Back in his country, the head of Canada’s recent diplomatic mission to Haiti Bob Rae gives an update

CTN News

n a mission to Haiti from December 7 to 9, Canadian Ambassador to the United Nations Bob Rae returned to his country after meeting with the top political, civil society and business leaders in Haiti.

Invited to give an account of his observation mission in Haiti for a few days on the program Midi Info on the airwaves of ICI Première, the Canadian diplomat said from the outset that “the State is not functioning well at all” in Haiti in comments relayed by Radio Canada in an article by journalist Hugo Prévost.

Several points including the issue of foreign military intervention, elections, insecurity among others were discussed with the diplomat in this interview.

Radio Canada recalls that Ambassador Bob Rae had two objectives during his trip to Haiti. First, he had to address the security issue and then try to pave the way for elections and a transition, more than a year after the assassination of President Jovenel Moise.

Regarding insecurity, Bob Rae said he has found that “criminal gangs are in charge of a majority of Port-au-Prince,” noting that they have also set up roadblocks on several major roads that crisscross the country from north to south, according to the Radio Canada article.

“This situation is causing a lot of problems for the population,” said the diplomat, pointing out that there is a glimmer of hope resulting from the sanctions imposed by the international community against certain oligarchs and criminal groups. “Things are starting to improve a little,” he said.

The diplomat believes that Haiti is still waiting for help from the international community, including Canada.

When asked whether that help should take the form of foreign military intervention, an idea that has been discussed in recent weeks, Rae hesitates, says Radio Canada.

My personal opinion is that there may be room for foreign police and armed forces to help, but it won’t be by replacing the Haitian National Police (HNP); we need to support them,” he says.

”We’ve had big [military] interventions in the past, but it hasn’t worked, because the situation goes back to what it was before when the troops leave,” Mr. Rae added in this interview.

The diplomat also spoke about the election issue, which was the other aspect of his mission, according to the CBC article.

More than a year after the assassination of President Jovenel Moise, the crisis persists, as no elections have been held to renew the country’s political personnel.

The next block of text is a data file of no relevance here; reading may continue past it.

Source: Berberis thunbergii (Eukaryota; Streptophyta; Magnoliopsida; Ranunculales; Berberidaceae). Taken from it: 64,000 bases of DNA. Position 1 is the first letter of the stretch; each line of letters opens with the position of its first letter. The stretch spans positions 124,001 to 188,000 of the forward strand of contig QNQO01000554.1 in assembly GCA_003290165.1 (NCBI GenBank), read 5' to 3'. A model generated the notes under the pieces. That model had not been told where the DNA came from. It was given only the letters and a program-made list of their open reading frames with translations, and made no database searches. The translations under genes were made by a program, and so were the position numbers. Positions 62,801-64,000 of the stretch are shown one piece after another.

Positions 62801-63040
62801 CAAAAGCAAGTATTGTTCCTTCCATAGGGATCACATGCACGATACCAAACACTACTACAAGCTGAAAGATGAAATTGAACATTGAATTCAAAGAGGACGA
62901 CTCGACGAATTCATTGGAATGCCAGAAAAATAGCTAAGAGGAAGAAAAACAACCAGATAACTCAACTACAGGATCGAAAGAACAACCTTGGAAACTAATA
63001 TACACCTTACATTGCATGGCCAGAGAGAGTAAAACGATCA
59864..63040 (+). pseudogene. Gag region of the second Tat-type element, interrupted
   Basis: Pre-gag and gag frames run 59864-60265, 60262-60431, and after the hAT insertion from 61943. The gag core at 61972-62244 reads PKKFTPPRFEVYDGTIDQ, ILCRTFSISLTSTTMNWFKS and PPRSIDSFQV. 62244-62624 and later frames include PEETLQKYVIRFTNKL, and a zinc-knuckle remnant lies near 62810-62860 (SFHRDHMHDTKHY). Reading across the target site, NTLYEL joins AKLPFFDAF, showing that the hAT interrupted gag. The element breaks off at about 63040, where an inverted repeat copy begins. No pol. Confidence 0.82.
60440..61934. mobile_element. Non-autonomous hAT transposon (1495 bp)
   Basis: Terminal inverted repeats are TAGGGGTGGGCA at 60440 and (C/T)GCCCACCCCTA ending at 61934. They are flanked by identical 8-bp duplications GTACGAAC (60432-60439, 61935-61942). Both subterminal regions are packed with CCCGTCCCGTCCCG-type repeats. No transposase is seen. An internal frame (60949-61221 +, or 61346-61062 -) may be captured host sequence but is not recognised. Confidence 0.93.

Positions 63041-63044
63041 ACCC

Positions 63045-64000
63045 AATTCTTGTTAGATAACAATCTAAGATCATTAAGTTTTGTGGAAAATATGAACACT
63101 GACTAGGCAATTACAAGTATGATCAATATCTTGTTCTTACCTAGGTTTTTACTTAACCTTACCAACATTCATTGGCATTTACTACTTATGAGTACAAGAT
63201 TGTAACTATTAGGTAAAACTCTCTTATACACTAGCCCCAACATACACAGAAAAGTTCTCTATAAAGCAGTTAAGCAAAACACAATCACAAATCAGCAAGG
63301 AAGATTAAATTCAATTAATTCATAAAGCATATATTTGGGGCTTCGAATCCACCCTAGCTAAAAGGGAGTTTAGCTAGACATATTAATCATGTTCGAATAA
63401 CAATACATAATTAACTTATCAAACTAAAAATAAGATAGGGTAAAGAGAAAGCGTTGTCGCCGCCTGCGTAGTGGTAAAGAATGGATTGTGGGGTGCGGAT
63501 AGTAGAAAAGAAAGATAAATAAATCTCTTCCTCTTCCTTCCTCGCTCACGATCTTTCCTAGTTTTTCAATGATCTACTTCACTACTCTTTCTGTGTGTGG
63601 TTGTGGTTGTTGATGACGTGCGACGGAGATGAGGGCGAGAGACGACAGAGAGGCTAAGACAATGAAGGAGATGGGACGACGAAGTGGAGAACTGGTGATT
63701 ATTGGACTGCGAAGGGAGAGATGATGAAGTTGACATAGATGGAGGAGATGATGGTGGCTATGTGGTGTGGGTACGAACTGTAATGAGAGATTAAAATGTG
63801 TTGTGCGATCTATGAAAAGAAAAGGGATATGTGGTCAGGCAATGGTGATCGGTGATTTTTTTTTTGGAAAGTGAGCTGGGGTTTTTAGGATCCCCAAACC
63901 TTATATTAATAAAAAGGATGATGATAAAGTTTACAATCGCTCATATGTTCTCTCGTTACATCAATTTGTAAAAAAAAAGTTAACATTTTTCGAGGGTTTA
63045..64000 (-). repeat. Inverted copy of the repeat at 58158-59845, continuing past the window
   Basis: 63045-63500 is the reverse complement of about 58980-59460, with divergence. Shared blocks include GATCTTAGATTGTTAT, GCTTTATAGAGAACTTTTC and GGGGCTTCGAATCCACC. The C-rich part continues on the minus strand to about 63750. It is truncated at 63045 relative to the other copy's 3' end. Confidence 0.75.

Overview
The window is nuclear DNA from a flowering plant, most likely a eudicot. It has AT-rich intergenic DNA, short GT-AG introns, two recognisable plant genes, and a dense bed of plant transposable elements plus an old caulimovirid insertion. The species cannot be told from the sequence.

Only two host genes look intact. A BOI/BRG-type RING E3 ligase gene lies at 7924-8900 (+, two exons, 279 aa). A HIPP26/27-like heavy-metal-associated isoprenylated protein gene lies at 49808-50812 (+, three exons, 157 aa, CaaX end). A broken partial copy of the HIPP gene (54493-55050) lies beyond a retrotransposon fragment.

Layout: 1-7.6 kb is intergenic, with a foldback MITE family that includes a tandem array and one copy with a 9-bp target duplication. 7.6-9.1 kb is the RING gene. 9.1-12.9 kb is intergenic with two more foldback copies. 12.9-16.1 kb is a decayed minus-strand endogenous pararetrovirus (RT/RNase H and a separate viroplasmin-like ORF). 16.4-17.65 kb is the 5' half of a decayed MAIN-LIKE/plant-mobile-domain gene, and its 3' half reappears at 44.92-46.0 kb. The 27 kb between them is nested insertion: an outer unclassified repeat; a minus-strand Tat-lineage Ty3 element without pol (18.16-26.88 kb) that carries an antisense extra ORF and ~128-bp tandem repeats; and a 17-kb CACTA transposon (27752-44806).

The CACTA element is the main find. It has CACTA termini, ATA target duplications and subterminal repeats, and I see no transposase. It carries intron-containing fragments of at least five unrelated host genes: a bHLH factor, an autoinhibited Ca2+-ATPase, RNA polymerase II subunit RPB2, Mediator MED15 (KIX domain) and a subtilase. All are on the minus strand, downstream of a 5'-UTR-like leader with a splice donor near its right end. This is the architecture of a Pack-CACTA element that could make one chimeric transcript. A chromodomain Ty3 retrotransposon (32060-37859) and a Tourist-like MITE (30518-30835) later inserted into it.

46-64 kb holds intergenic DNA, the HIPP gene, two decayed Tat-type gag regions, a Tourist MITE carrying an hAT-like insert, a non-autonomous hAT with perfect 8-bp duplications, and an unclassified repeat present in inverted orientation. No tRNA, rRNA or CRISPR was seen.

On this point, diplomat Bob Rae believes
that in Haiti, the political class is not fully aware of the urgency of the situation. “We need to move things forward. I’ve been trying, in my conversations, to shake things up a bit,” he says.
“We are here to help improve the situation” assures Bob Rae in this article by journalist Hugo Prevost.

Arriving in the country on Wednesday, December 7, the Canadian ambassador to the United Nations Bob Rae met with Prime Minister Dr. Ariel Henry to discuss “how to address all the challenges facing Haiti,” according to what was reported by the Canadian Embassy on its Twitter account. This meeting took place in the presence of the Canadian Ambassador to Haiti Sebastien Carriere, the Director General of Central America and the Caribbean Sylvie Bedard.

In a second step, the Canadian delegation met with members of the Montana Agreement Monitoring Board and the elected president of the agreement Fritz Jean and the elected Prime Minister former Senator Steeven Irvenson Benoit.

It was discussed during this meeting to find the best “way to reach a political consensus” according to what was reported by the Canadian Embassy.

The delegation also had an “excellent meeting with university professor and former presidential candidate Jacky Lumarque on ways to overcome the current political impasse by listening to a wide variety of perspectives and voices throughout Haiti,” reports the Canadian Ambassador to Haiti Sebastien Carrière.

Ambassador Bob Rae also met with business people and leaders of civil society organizations.

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